Doing Business in Switzerland
Its diverse population consists of French, Italian and German speakers, but there is some general advice that expats doing business in Switzerland should keep in mind.
Switzerland ranked 31st out of 190 countries in the World Bank’s 2017 Ease of Doing Business Survey. As demonstrated in its rankings in the survey, its tax system is easy to navigate (18th), electricity is easy to set up (7th) and the process of registering property is fairly straightforward (16th). However, provisions for protecting minority investors are not extensive (106th) and starting a business can be difficult (71st).
The country is home to several internationally reputable companies and is the European headquarters for numerous others. Switzerland is a global finance capital with a competitive corporate atmosphere, but gaining the trust of detail-oriented associates is important for success in the Swiss business world.
Swiss people are patriotic and known for being quite insular – especially outside of Zurich and Geneva. This might apply to foreigners as well as local people from different language groups. Expats will need to be direct but restrained in their dealings, and navigate local hierarchies with patience.
Monday to Fridays, 8am to 12pm and 2pm to 5pm
English is widely spoken but local businesses use German, French or Italian. It is beneficial to speak the dominant language of the canton.
Formal and conservative. Suits are the norm in professional environments. Wear simple jewellery and avoid bright colours.
Rare in Swiss business culture, but flowers or chocolate will suffice if invited to a colleague's home.
Women are treated equally in the workplace and have opportunities for career progression, but generally, men still occupy most senior positions.
It's best to shake hands with associates while maintaining eye contact. One should address colleagues using their title and last name until instructed otherwise.
Business culture in Switzerland
The business culture in Switzerland is broadly formal, but industries and businesses differ. Business practices may also vary slightly, depending on which canton an expat is based in.
Business is conducted formally in Switzerland. Interactions are characterised by directness and restraint, especially with the German Swiss – so expats will have to stay focused and control their emotions. Avoid making too much small talk and asking personal questions in the business environment. These topics can be discussed outside the office instead.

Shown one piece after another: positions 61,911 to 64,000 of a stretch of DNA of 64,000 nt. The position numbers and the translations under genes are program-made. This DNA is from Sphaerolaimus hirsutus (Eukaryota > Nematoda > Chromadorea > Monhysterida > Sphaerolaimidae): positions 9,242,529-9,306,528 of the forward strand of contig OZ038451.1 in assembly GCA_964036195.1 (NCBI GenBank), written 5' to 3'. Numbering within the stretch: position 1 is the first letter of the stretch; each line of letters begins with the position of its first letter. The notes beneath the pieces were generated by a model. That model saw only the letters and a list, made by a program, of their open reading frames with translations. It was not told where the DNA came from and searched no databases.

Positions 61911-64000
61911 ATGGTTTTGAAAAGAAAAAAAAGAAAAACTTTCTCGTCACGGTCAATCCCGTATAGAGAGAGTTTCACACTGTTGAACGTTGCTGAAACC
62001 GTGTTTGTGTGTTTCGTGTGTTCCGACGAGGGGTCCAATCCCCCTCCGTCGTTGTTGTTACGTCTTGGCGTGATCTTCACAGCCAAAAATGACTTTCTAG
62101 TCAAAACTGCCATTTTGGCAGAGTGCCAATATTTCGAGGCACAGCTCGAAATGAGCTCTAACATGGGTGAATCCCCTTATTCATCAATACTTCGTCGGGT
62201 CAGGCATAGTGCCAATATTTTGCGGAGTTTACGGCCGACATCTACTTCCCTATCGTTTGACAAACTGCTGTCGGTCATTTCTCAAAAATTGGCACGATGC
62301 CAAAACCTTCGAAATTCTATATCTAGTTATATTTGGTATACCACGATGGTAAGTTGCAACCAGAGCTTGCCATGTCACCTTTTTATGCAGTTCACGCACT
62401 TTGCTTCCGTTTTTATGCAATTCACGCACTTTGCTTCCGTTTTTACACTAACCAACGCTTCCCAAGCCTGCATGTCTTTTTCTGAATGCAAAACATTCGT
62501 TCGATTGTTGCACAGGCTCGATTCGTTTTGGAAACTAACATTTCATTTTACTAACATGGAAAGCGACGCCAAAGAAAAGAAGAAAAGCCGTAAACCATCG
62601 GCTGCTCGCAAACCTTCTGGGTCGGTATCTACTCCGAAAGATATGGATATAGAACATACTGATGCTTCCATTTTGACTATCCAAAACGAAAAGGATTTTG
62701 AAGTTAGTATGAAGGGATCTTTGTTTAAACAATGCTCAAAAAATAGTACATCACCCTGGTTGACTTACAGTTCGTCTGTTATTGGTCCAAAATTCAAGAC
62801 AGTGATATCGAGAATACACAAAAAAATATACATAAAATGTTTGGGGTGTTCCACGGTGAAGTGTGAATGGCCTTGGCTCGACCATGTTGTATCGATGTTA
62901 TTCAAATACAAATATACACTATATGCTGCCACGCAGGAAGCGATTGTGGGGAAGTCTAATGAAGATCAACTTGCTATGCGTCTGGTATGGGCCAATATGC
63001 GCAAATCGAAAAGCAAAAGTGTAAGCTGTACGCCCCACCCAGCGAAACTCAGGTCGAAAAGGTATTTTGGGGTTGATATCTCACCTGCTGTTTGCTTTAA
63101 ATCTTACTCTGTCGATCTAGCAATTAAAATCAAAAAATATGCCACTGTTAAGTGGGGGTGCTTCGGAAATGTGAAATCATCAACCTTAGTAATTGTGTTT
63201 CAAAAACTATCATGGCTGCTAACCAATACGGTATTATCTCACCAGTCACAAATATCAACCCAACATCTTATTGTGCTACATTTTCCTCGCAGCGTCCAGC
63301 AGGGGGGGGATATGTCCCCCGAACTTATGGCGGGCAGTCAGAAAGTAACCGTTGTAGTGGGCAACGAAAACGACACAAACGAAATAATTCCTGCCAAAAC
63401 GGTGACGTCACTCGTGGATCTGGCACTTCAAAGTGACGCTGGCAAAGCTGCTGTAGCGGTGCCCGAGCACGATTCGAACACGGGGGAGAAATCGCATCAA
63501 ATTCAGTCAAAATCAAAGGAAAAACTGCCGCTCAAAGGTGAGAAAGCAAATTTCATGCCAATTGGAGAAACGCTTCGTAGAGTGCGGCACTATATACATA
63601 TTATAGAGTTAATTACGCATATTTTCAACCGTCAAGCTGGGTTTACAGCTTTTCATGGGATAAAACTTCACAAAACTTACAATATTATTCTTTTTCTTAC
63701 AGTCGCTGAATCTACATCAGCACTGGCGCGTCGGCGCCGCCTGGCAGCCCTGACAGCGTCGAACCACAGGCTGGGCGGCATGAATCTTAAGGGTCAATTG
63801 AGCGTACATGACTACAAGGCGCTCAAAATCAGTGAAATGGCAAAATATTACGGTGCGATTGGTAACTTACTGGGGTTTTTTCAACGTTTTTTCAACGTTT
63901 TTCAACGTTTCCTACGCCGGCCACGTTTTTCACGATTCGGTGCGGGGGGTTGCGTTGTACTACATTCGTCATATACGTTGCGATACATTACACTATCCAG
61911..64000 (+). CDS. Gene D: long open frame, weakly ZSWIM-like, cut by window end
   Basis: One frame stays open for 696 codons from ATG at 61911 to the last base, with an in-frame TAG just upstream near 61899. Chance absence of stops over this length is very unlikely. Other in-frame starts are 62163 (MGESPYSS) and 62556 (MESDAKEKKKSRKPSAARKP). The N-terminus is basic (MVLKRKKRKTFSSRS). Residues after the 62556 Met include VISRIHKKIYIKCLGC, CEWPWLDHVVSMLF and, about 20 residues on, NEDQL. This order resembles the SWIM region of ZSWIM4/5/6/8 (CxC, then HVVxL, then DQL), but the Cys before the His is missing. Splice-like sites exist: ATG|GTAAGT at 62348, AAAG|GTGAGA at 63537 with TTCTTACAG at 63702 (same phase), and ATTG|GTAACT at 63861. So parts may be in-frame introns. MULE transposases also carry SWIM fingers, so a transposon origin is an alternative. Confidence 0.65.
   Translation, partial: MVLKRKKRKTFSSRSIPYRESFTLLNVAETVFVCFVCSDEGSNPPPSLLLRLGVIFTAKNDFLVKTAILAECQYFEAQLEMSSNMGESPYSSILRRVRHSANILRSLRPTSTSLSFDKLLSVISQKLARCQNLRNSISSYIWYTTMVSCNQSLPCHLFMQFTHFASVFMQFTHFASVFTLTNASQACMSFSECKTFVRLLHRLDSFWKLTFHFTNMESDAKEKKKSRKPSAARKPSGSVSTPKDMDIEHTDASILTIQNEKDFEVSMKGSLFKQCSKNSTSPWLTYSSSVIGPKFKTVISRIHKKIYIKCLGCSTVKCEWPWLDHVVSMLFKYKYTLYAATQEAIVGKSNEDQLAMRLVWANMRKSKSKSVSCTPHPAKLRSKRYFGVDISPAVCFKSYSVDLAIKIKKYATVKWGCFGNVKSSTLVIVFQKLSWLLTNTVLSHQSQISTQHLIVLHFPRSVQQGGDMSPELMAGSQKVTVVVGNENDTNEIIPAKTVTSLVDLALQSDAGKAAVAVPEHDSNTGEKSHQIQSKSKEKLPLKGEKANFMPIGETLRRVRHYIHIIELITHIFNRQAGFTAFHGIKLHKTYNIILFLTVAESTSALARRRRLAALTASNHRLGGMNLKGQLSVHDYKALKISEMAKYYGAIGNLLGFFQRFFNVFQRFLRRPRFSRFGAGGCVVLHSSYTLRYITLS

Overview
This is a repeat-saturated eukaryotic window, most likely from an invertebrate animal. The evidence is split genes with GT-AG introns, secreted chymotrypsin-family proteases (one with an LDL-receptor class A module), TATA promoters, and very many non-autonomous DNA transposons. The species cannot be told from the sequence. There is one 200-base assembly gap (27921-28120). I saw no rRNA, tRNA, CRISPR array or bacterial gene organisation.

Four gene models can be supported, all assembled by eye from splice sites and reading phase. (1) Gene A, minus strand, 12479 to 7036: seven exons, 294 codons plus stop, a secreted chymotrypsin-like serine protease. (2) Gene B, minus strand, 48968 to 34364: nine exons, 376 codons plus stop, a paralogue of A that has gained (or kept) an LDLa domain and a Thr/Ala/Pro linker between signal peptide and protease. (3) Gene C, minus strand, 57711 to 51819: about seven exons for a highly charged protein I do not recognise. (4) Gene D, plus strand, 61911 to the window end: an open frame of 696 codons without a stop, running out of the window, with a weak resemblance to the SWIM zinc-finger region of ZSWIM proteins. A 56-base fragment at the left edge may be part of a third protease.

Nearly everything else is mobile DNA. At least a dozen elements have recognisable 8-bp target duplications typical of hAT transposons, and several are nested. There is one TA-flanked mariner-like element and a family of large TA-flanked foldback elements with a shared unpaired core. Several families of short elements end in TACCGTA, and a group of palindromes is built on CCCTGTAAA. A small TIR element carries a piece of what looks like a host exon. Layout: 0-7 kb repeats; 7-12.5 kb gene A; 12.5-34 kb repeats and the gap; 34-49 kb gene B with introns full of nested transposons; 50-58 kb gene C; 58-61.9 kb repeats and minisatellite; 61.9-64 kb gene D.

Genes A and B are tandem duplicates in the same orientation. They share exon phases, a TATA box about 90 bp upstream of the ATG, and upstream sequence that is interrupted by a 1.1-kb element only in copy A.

The Swiss are famous for their punctuality. Arriving late to a meeting or being unprepared will be seen as disrespectful and will be judged negatively.
It is always best to arrive early and confirm appointments ahead of time. Make sure all your documents and presentation materials are in order as well and be fully prepared to answer any questions that Swiss business associates may have.
Hierarchy is important and people receive respect based on their rank, education and achievements. Even though executives make the decisions, they look for a broad consensus. Managers are expected to guide their teams, and cooperation is valued.
Business environments in Switzerland tend to be merit-based, but trust is still important to negotiations. The Swiss like dealing with people they know, and often expect long-term commitments from their associates. Negotiations can be prolonged by the trust-building process and the Swiss eye for detail and respect for procedure.
Dos and don'ts of business in Switzerland
Do avoid being loud or overdramatic; the Swiss pride themselves on being reserved and unpretentious
Do come well prepared to meetings. Consider bringing supplementary materials for everyone.
Don't be late – the stereotype is that it's a country of clockmakers. Punctuality is paramount.
Don't integrate humour into the business environment. The line between personal and professional is strictly policed.
Do try to maintain good eye contact and professional posture.